6. The colours and textures you use creates your brand look and this is what is going to make you stand out. Ask yourself: what makes you distinct? What do you like – bright colours or darker tones? Your photos and styling need to resonate with you and reflect the image you want to portray. I always check in with myself to see what feels right for me.
  7. Just get started, don’t wait for everything to be perfect as it never will be. Quite often, people want to wait until their website is perfect or their logo gets updated before they start sharing their content; this stops them from moving forward. The reality is, things will never be perfect as you are constantly fine-tuning as you go. Don’t get hung up on colours or your logo as you can change all these assets later on; your brand image will continually evolve and transform.

Is there any other equipment or tools needed?

Camera

As I’ve mentioned, using your smart phone is fine when you’re starting out; however, if you want to invest in a camera, the Canon 500D DSLR camera is a good place to start. It’s a high-quality camera which you can pick up at an affordable price and you could even get one second hand. You will need a 15mm, 1.8 lens to go with it.

Apps and editing software

Lightroom is a fantastic editing software which enables you to edit and enhance photos. They also have an app for phones, so if you’re using the camera on your smart phone, the Lightroom app is a must as you can edit photos before posting them to your website or social media.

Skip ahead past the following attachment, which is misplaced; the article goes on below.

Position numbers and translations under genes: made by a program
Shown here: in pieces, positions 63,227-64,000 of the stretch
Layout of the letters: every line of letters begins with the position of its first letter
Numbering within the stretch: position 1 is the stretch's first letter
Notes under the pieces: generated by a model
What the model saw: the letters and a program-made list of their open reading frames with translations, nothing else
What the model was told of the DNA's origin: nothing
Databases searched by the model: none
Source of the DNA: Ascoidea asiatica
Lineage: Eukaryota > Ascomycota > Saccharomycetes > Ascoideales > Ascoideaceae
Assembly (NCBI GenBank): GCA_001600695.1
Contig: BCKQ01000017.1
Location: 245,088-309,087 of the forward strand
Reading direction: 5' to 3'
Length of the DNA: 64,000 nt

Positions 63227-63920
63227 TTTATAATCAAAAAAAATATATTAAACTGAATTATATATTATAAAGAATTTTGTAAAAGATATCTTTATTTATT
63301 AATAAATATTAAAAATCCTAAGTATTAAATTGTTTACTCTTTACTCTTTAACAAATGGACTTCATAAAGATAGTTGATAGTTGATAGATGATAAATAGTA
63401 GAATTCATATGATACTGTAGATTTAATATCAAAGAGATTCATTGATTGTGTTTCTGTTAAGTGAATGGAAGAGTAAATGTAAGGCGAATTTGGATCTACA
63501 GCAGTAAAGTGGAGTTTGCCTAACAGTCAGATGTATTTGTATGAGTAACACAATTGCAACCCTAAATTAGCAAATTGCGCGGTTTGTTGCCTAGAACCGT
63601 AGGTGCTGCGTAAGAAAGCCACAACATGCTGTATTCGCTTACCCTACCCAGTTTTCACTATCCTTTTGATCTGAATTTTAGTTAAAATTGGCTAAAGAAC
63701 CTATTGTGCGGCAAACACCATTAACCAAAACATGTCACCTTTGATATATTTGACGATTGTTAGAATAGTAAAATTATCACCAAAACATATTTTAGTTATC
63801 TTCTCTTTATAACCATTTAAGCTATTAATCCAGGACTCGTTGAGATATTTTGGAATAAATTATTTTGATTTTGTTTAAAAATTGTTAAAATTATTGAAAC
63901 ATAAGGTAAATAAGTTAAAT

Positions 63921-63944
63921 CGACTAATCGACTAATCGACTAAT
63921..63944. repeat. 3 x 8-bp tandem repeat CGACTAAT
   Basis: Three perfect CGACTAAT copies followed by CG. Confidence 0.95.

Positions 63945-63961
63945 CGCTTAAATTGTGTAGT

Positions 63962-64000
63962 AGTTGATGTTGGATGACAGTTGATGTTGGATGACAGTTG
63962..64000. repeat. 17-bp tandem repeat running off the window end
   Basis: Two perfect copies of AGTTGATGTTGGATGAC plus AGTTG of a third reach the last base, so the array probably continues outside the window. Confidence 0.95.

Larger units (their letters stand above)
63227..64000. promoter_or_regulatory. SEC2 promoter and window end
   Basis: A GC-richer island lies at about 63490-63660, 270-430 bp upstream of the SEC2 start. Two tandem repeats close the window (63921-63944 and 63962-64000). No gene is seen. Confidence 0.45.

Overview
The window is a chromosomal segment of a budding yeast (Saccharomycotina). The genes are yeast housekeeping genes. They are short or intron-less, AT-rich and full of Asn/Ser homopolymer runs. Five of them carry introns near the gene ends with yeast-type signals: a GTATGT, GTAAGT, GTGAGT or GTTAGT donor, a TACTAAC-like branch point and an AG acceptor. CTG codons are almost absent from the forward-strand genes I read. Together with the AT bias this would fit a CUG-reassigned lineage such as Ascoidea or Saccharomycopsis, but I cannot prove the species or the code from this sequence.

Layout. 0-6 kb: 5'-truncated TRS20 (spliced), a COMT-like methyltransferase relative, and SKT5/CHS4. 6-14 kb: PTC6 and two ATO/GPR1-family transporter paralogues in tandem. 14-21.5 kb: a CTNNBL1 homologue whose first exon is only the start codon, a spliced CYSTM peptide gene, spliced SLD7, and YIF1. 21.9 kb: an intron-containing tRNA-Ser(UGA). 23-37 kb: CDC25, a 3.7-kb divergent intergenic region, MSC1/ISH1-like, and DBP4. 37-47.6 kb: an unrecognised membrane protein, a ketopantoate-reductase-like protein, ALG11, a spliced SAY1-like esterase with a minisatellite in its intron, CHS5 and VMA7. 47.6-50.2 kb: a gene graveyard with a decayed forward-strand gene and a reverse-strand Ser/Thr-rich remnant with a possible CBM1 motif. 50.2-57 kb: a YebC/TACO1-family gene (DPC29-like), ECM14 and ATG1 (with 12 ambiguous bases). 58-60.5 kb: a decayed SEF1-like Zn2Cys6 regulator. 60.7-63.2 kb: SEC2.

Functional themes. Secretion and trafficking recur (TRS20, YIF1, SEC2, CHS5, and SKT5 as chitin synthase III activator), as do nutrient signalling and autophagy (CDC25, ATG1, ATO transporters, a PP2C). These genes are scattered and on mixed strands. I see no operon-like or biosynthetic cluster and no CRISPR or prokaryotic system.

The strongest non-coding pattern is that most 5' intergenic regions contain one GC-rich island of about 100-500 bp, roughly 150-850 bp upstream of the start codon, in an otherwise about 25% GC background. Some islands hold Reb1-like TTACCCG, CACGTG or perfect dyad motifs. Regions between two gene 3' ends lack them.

Lighting

Artificial lighting is not recommended (I often get asked this) as natural lighting is always best; plus, it’s very expensive. You need to determine where you will get the best natural light in the room you are taking photos in. Sometimes, it’s trial and error but practice is key.

What are your tips for getting started with a blog?

Choose a clear and defined niche for your business, whether that be gluten-free vegan food or pre-conception nutrition advice – your customers need to know why you are different from everyone else in the market.

Post content regularly (weekly if possible) and make sure your content is of high-quality. You need to be able to cut through the noise and stand out from the crowd. Well-researched topics that serve your audience with content that provides solutions to their needs is key. For example, if your audience is women in their mid-thirties who want to lose weight, don’t post images or content that applies to body builders who want to lose weight. Your messaging must reflect the needs of your audience and how you want to be perceived by them.

What is the best way to grow a food business or nutrition practice online through social media?

  1. Building a community is vital, as is finding the right followers for your content. Quality should always prevail quantity. There is no point in having 10,000 disengaged followers as they won’t connect with you or buy your products or services; however, ten engaged, loyal followers is much more beneficial.
  2. Post valuable content that answers your ideal customer’s questions. You need to position yourself as the expert in your field and provide solutions to your audience’s needs.
  3. Use hashtags with intention. Research what hashtags are trending and relate this to the content you are posting.
  4. Collaborate and network with other people in your space. This is a great way to grow your audience (by leveraging theirs) and also create lucrative opportunities.
  5. You need to be in it for the long-haul, social media is not a quick fix. It takes time to build a community, but when you do, you will certainly reap the rewards. Even if you only help one person with your content, it makes it all worthwhile.

To learn more about food photography and gain experience in capturing incredible photos, attend CNM’s upcoming food photography workshop. This practical workshop focuses on lighting, angles and food styling techniques.